size. Some bowlder, caught in the
eddies of forgotten centuries, had rolled
around and around in this one spot till
it ground for itself a basin in the stub
born bedrock. The grinding rock was
there now he could feel with his bar its
rounded side amid the fine sand with
which the hole had filled before the
stream built that torrent pile above
and lifted its own bed by nearly twenty
feet. The pothole lay partly under one
end of the fallen bowlder, so that he
could dig in it without danger of a
serious cavein. If it was deep enough
and wide enough!
He (!ve the bar fiercely into the hard
gravel, he pried away the stones and
scooped out the sand with fingers that
bled to their ungentle touch. In a mo
ment he had cleared a place large
enough to let him at the buried pothole.
Laying aside the heavy bar, he began to
claw out the sand with frantic hands
and throw it back between his legs like
a rabbit burrowing. Now and then a
loosened stone from the roof gave him a
cruel pelt on the head or back, but he
hardly noticed it. The candle was
burning very faintly now, and his
breath grew 6hort and thick. The scant
air of his prison was fast becoming a
a deadly poison. Even if the pothole
were big enough, could he keep breath
to burrow through? He was down in
the pothole now. nht under the fallen
bowlder. The round stone which had
worn that biassed pit was too heavy to
be lifted out, but he had half a yard be
tween it and the bowlder above, and that
was room enough.
At last his hand, burrowing forward,
came to a polished concave surface. It
was the farther 6ide of the pothole! He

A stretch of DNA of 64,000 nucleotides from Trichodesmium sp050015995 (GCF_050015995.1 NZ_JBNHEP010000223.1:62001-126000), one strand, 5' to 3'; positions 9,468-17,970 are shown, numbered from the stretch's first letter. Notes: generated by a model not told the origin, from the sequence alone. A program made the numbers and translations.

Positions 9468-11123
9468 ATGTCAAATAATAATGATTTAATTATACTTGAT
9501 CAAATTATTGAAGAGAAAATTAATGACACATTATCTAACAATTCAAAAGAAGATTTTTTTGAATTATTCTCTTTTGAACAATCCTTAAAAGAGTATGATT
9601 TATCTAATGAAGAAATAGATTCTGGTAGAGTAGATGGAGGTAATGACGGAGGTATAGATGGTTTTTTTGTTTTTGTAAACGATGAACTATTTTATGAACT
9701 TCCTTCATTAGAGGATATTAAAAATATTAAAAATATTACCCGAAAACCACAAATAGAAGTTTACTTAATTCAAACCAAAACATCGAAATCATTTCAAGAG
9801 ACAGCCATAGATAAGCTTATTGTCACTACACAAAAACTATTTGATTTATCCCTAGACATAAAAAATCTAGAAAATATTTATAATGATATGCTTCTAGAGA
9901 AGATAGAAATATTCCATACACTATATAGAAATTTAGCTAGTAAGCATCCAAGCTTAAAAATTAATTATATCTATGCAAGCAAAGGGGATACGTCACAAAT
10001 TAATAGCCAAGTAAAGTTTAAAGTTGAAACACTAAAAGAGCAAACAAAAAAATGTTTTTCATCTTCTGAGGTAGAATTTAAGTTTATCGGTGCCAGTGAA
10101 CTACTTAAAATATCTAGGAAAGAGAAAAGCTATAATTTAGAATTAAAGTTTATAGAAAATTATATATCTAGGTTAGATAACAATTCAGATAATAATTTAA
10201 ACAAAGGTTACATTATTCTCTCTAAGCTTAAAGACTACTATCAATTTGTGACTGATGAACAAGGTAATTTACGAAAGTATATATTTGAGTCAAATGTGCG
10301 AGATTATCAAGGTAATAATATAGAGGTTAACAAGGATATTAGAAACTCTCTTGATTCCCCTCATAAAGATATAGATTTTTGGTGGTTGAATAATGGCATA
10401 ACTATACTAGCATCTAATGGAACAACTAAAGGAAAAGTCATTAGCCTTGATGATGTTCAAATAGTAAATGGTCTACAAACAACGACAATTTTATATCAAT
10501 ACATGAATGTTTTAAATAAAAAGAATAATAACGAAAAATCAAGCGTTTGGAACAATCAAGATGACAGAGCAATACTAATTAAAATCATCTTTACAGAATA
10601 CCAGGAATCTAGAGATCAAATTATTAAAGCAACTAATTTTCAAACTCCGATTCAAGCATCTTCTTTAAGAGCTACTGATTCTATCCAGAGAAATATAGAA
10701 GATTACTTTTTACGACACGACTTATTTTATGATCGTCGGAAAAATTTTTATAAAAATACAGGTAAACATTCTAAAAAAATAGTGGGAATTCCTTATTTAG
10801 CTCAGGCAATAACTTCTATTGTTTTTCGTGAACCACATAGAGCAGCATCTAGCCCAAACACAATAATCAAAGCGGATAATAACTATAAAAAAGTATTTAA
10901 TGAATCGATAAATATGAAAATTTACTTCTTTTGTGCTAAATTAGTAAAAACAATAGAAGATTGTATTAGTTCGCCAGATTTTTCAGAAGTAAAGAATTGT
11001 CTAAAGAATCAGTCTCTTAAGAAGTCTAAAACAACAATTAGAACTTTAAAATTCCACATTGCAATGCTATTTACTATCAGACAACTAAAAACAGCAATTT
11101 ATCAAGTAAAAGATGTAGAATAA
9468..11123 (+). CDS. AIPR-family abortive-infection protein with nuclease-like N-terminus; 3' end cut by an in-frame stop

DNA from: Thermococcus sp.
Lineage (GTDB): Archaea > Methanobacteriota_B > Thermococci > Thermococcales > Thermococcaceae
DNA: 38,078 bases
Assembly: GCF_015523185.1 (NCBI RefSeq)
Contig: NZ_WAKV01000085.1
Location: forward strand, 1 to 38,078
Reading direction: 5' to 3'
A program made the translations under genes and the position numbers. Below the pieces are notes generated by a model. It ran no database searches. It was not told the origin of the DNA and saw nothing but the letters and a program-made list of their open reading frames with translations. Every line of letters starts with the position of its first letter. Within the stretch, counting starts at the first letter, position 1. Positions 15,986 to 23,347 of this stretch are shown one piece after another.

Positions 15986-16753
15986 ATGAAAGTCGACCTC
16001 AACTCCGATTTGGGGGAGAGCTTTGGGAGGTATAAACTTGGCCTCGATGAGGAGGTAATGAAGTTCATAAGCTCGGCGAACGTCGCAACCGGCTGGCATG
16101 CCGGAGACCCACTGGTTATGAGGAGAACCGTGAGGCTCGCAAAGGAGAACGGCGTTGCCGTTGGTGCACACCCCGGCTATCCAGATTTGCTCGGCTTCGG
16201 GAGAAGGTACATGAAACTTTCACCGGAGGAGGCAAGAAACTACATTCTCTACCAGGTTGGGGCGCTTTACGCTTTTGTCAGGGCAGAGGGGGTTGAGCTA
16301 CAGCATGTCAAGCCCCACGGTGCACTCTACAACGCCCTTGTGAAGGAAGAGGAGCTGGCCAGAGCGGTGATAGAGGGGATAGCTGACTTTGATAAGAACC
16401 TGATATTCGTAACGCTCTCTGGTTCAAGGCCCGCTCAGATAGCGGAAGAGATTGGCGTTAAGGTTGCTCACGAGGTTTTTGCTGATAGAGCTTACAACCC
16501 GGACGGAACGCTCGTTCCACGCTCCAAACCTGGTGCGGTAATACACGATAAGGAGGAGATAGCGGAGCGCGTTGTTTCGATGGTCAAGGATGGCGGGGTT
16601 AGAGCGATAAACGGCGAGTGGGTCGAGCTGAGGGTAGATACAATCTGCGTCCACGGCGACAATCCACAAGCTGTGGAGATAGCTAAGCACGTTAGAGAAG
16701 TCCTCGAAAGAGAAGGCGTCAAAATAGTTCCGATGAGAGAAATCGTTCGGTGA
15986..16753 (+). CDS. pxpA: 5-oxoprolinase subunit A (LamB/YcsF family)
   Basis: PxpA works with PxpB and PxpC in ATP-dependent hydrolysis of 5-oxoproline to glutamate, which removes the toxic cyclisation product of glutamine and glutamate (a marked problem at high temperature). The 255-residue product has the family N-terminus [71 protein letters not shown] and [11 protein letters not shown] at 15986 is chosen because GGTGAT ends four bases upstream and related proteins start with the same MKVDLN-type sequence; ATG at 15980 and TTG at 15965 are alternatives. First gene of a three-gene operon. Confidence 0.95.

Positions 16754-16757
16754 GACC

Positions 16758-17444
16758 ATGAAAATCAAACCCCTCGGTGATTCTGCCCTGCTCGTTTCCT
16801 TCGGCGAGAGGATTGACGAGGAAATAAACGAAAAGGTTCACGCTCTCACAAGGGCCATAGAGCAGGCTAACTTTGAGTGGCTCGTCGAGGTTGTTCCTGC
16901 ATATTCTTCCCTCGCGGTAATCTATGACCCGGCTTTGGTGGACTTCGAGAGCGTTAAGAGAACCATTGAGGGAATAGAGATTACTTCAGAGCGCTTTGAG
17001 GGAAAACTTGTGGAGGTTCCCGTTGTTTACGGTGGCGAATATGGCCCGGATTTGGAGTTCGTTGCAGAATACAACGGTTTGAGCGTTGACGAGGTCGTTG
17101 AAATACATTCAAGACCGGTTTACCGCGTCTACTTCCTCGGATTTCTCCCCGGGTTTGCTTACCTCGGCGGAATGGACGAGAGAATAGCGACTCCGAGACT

scoojied away the sand with vigorous
energy until he could feel all along that
strange, bowl-like wall, and in an agony
of doubt lifted his hands to see what
was above. They touched something
hard and smooth and c . .-..v. ;:, and he
shrieked aloud. It v-?.s the great
bowlder it covered the farther side of
the great pothole, and he would never
get out! But no! It is a smaller rock
and there is another wedged beside it.
and another! The pothole opens out
beyond the prison bowlder!
He crawled back for his bar, but it
was too long to be turned up in that
passage under the great rock. His
strength was almost gone. His head
swam and a strange whirr was in his
ears. To die after all, with dear life so
near! He caught up a smooth stone
that had fallen in the drift, and lying
upon his back in the pothole began to
hammer desperately overhead, cracking
off rocky splinters that filled his eyes,
crushing his fingers blindly, working
stupidly, as one half asleep.
And then a round stone as big as his
head fell and barely niissed his face, and
that let loose another and there came a
shower of sand and that sweetest thing
in all the world, the fresh air of heaven
and Rodolfo knew no more.
"Pero! What keeps Rodolfo so long?"
muttered Maria anxiously, "for I was at
home much time, and not yet has he
filled the bucket to send up" Rodolfo!
Little son!" And she leaned over the
shaft, calling shrilly again and again.
"May the holiest mother help me,"
she murmured, catching the rope and
shivering, -for it is very deep. But I
must see what has come to my boy."
And sliding down the harsh rope, with
burned and failing fingers, she fell in a
heap to the bottom.
When Rodolfo opened his eyes the lit
tle hole above his face had grown larger,
and slender, bleeding fingers were tear